How marketing principles can be used to enhance cybersecurity training

Marketing psychology has influenced each of us; experts suggest it could help reduce the angst of cybersecurity training.

Depending on your point of view, marketing is either fantastic or downright evil. What people can agree upon is how successful marketing is at convincing them to do something, even though it was the very last thing on their minds.

There’s a reason why candy, soda and a myriad of useless trinkets are conveniently placed at checkout counters. It’s a marketing principle called the Four Ps–product, price, place and promotion of goods or services.

In his blog post, The Six “Ps” of Marketing, Bill McKendry, founder and president of DO MORE GOOD suggests that, in today’s digital world, there are two more, and they’re the most important:

Participation: Put simply, those responsible for marketing need to create opportunities for their audiences to express themselves about a product or service.

Purpose: It may seem obvious that a well-defined and focused purpose is not only important, it is desirable. McKendry added, “For those who come in contact with any idea, group, service or offering today–donors, volunteers, staff and those whom you serve–everyone wants to be associated with organizations that have a clear and compelling purpose.”

McKendry also mentioned, “I believe ‘purpose’ is the most powerful element of any marketing mix as it can and should be the driver of every other aspect (and ‘P’).”

What does this have to do with cybersecurity?

There is a dilemma when it comes to cybersecurity training. Most would agree cybersecurity training is vitally important, but when it comes time for training, the story changes, with most people preferring not to attend some cybersecurity seminar or class.

This is where marketing comes into play. In her article for InfoSecurity Use Marketing Principles to Gain Employee Buy-In and Results Ashley Rose, CEO of Living Security, mentioned: “As a marketer turned cybersecurity business owner, it’s clear to me that traditional approaches to cybersecurity training have failed. Cybersecurity professionals and business leaders need to apply basic marketing principles to make their organizations safer.”

Rose offers cybersecurity professionals and business leaders five marketing principles she believes will improve the safety of their organizations. What’s interesting is how they all support McKendry’s two new “Ps”: participation and purpose.

Get audience buy-in (Participation): Security training is typically mandatory. “Businesses require their employees to go through training to check a compliance box without explaining why security matters,” mentioned Rose. “This is essentially the ‘because I said so’ approach, and it works about as well here as it does when I use it on my 10-year-old.”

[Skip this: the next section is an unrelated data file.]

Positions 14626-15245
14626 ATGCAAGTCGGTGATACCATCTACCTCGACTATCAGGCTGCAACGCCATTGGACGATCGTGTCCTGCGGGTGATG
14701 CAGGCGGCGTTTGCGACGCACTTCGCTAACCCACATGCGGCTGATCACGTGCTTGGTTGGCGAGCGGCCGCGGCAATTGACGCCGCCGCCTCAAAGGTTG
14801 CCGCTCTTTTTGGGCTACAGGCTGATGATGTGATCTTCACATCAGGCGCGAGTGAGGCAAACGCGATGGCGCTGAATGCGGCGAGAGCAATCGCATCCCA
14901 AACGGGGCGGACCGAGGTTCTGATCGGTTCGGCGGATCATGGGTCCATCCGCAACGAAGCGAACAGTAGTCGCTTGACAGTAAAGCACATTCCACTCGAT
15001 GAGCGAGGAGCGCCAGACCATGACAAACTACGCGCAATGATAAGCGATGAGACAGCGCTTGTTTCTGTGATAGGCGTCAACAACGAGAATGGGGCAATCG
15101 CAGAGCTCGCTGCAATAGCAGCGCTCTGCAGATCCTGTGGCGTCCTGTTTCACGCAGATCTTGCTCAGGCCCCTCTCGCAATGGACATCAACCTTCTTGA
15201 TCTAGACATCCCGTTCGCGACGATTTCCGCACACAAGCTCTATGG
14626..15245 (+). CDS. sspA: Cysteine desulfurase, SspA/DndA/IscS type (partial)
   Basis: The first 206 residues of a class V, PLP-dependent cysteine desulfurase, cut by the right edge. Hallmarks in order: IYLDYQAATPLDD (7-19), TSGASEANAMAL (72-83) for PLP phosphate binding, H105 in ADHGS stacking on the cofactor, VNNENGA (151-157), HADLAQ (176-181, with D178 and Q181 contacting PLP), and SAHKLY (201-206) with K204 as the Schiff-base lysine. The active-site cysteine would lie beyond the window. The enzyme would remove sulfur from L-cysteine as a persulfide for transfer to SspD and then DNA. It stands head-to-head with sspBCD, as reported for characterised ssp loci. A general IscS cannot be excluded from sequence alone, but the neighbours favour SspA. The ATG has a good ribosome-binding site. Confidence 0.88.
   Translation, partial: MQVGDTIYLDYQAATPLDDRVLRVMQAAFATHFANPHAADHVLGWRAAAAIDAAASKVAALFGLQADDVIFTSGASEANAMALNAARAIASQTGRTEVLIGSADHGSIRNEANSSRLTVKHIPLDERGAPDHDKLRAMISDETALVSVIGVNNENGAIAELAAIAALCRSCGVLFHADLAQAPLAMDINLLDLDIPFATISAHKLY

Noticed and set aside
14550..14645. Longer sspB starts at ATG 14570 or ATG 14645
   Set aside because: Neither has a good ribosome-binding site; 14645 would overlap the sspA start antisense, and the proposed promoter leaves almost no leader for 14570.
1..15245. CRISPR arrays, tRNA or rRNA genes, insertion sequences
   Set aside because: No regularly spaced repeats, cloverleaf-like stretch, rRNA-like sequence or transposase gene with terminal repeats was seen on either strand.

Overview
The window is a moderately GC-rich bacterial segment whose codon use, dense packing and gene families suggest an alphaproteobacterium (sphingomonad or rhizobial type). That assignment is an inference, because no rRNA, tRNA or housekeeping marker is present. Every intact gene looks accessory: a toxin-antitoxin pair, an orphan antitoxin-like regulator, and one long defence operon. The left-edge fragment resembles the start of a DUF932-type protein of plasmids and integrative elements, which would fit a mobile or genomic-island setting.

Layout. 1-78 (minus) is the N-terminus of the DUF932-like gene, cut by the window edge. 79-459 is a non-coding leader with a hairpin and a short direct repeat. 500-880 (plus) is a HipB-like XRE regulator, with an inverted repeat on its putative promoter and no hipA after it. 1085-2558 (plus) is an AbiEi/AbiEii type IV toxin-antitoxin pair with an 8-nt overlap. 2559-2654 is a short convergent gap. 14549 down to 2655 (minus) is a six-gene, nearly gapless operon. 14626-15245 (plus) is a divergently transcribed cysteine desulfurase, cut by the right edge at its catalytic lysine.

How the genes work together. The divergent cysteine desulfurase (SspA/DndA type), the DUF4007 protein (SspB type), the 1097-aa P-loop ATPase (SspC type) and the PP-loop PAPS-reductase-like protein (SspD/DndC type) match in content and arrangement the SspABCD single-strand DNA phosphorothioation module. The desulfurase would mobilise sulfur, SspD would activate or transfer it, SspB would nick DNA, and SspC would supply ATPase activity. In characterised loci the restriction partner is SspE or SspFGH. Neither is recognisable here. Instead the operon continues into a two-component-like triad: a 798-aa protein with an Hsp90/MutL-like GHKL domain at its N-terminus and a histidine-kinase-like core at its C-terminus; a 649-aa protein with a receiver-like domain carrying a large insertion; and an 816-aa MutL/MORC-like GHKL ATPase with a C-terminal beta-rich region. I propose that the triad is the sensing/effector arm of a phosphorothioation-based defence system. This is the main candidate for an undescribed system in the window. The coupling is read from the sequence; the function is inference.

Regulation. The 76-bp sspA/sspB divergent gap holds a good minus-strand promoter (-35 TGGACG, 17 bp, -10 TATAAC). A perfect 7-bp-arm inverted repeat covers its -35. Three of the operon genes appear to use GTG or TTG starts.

It is apparent to Rose that no matter how many employees go through training, cyber events will continue unless people understand why training matters. Rose added, “Security leaders need to provide context about types of attacks, why they are everyone’s problem and what to do when they happen.”

Don’t force-feed everything at once (Participation): Rose asked who would read a 10-page white paper sent by a marketing firm and be convinced to buy what was being touted. “You can provide regular training sessions that go into greater depth but complement them with snack-sized sessions that employees can nibble on,” suggested Rose. “Follow up bigger trainings with short quizzes and lessons to reinforce what was covered in the bigger sessions.”

Test and measure (Purpose): We all can attest that marketers are proficient at using data to measure which tactics and strategies are most effective. Marketers:

  • Undertake A/B testing of different messages and content to see which land better with audiences.
  • Analyze what social media posts get the most attention.
  • Know which calls-to-action lead to a behavioral change.

Rose believes those responsible for cybersecurity should be doing the same thing:

  • Quiz employees after training to see what they learned–and where there are still deficiencies.
  • Follow up over time to see what knowledge is retained and where vulnerabilities are growing.
  • Track which video lessons are getting watched and whether they are being viewed until the end or turned off after 10 seconds.
  • Crunch the data to see if there are trends in specific departments or roles.

It doesn’t have to be boring (Purpose): As mentioned earlier, cybersecurity training is serious business, but Rose believes it does not have to be dull. “Use interactive videos and games to make it something employees look forward to,” mentioned Rose. “Introduce some friendly competition to motivate them. Challenge the sales team to see if they can do better on a security quiz than the engineering team.”

Optimize for results, not participation (Purpose): This is one of the times where purpose supersedes participation. Rose emphasizes the goal is to be more secure, not just getting people to take the training. “It doesn’t matter if 100% of your employees undergo training if one of them still clicks on a phishing [email],” Rose added. “That’s the problem with training programs designed for compliance.”

Final thoughts

Rose is aware that marketing principles are not a cure-all, but they can close some of the existing gaps, ultimately making everyone safer. Rose concluded by asking, “Why not learn from what has been working for marketers and apply those lessons here [cybersecurity]?”